When the game first came out in back in 2007, talking about racism was, in a lot of ways, much easier than it is in 2021 where even the mention of the word racism is enough for set people off. Talking about it right now usually just devolves down to, “Racism bad! You racist! You bad!” or “I think it’s racist not to hire this person because they’re Black!” vs. “I think it’s racist to hire him if he’s Black if that’s the only reason you’re hiring him!” But there isn’t a lot of listening on either end, and people are more concerned with being right rather than finding truth.

Here’s the great thing about Mass Effect though: The times were a little smarter, everyone was less sensitive, and best of all, more people were less afraid to do deeper dives and ask deeper questions without worrying they were going to be called racist if they did or didn’t. That’s actually part of what makes it good.

So! Let’s talk about Ashley.

Ashley Williams - Mass Effect Wiki Guide - IGN

Ashley isn’t actually racist (she doesn’t hate or fear other humans, or feel that humanity is better than others), she’s mostly tribalistic (humanity first) and at worst, xenophobic (doesn’t like strangers and outsiders). But this attitude is the starting point of a trilogy-long arc that sees her end in a very different place from where she starts.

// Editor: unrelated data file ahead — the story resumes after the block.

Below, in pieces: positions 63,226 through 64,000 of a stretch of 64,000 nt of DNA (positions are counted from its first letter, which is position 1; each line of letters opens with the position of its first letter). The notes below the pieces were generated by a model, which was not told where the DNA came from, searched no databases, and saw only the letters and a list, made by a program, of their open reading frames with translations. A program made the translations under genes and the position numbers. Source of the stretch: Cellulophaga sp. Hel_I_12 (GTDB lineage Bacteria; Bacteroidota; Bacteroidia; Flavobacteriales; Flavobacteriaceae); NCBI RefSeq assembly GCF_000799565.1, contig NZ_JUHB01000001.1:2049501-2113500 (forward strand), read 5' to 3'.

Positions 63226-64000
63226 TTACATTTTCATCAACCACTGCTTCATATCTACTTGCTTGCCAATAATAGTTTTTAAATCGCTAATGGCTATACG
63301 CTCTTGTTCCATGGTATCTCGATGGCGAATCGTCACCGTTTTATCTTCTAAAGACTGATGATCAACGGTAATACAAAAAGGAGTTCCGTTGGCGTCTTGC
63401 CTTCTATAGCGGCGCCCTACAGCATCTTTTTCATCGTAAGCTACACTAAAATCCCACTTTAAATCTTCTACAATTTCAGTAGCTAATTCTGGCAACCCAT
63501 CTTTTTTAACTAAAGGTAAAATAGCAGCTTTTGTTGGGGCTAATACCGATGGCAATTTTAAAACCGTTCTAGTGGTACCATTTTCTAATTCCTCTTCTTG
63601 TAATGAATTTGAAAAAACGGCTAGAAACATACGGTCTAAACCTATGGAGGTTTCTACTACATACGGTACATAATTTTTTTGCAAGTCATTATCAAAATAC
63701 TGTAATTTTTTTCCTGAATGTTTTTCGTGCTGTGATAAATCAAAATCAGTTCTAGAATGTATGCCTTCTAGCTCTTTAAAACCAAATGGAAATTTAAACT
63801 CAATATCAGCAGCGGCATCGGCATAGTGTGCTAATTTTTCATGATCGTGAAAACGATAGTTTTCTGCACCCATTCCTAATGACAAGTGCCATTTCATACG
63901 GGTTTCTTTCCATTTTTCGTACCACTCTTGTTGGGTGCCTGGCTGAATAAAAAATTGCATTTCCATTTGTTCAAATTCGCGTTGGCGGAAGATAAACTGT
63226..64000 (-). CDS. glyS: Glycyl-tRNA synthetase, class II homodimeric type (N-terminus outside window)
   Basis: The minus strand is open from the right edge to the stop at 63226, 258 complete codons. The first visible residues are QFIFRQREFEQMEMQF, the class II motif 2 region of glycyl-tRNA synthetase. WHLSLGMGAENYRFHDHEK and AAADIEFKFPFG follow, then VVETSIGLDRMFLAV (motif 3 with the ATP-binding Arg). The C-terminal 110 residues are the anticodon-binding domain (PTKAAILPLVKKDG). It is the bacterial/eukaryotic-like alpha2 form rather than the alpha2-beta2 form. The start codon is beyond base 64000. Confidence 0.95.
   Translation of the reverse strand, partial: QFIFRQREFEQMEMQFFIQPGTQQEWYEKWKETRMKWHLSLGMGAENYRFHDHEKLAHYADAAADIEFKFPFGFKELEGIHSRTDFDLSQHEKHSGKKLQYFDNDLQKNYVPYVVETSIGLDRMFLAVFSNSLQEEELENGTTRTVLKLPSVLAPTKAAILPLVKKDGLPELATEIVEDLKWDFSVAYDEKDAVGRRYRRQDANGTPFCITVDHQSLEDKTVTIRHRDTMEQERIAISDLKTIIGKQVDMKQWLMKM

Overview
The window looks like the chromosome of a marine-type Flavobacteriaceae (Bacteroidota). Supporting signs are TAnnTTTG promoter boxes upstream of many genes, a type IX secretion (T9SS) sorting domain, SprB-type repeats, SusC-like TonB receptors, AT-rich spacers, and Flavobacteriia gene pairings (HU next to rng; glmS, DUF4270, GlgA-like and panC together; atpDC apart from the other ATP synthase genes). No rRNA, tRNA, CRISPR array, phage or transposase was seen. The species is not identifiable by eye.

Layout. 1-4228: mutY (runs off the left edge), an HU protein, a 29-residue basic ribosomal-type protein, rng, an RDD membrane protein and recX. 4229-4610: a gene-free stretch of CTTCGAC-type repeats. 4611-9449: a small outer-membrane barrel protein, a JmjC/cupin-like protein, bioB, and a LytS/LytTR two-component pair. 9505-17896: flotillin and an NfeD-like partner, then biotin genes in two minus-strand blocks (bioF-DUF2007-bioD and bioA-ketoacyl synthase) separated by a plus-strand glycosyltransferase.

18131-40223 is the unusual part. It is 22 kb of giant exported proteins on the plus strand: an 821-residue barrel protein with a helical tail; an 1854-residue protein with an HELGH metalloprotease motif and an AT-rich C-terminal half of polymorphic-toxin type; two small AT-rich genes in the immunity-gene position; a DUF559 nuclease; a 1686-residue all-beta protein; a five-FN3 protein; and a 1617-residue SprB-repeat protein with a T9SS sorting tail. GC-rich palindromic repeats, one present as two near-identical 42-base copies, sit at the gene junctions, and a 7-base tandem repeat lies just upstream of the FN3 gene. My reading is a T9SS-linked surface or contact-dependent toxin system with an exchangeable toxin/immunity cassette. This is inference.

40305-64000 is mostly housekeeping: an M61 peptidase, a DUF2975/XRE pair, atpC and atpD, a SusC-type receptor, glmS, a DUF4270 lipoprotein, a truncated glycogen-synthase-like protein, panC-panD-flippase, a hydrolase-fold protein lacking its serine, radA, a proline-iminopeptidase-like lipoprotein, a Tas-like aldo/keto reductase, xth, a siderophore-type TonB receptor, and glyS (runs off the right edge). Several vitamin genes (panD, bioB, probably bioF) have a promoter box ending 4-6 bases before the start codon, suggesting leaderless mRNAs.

And in Mass Effect, there are some good reasons behind it. The whole Galaxy, in fact, is dealing with xenophobia in some form or another. She’s far from alone; lots of species hate humanity openly and aren’t shy about sharing it. Ashley just chooses to be open about the fact that when she feels she’s getting pushed, she’s going to push back. Can you blame her? The game opens with everyone around her dying in a Geth/Reaper attack where she only survives through luck. She also gets to see the spikes that transform humans into monstrous Reaper weapons that actively try to kill all of us. And this is after growing up post-Encounter war, where humanity’s first contact with an alien species immediately became an armed conflict that her family fought in. That’s not exactly “ET phone home.” Even though the war ended, it hasn’t been chocolates and roses with the other aliens, and she just feels humanity might be better off making their own way through the galaxy. It’s hard to have the warm-and-fuzzies for aliens when your home and everyone you knew just got killed by alien machine creatures.